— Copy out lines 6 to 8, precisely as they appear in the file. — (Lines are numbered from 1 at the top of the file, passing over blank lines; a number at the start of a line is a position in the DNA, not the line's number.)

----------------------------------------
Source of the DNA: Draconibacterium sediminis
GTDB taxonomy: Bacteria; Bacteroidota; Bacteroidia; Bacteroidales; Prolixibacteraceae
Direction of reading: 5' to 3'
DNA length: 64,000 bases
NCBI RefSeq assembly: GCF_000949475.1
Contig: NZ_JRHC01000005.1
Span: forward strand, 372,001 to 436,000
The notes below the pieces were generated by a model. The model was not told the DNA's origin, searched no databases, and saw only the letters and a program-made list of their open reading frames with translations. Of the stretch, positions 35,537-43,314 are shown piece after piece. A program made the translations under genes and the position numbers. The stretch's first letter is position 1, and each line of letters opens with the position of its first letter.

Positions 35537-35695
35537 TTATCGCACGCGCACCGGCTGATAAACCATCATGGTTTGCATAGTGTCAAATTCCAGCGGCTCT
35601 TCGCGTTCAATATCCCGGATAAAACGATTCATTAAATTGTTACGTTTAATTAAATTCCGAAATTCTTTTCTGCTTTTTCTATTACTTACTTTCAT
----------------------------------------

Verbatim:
Contig: NZ_JRHC01000005.1
Span: forward strand, 372,001 to 436,000
The notes below the pieces were generated by a model. The model was not told the DNA's origin, searched no databases, and saw only the letters and a program-made list of their open reading frames with translations. Of the stretch, positions 35,537-43,314 are shown piece after piece. A program made the translations under genes and the position numbers. The stretch's first letter is position 1, and each line of letters opens with the position of its first letter.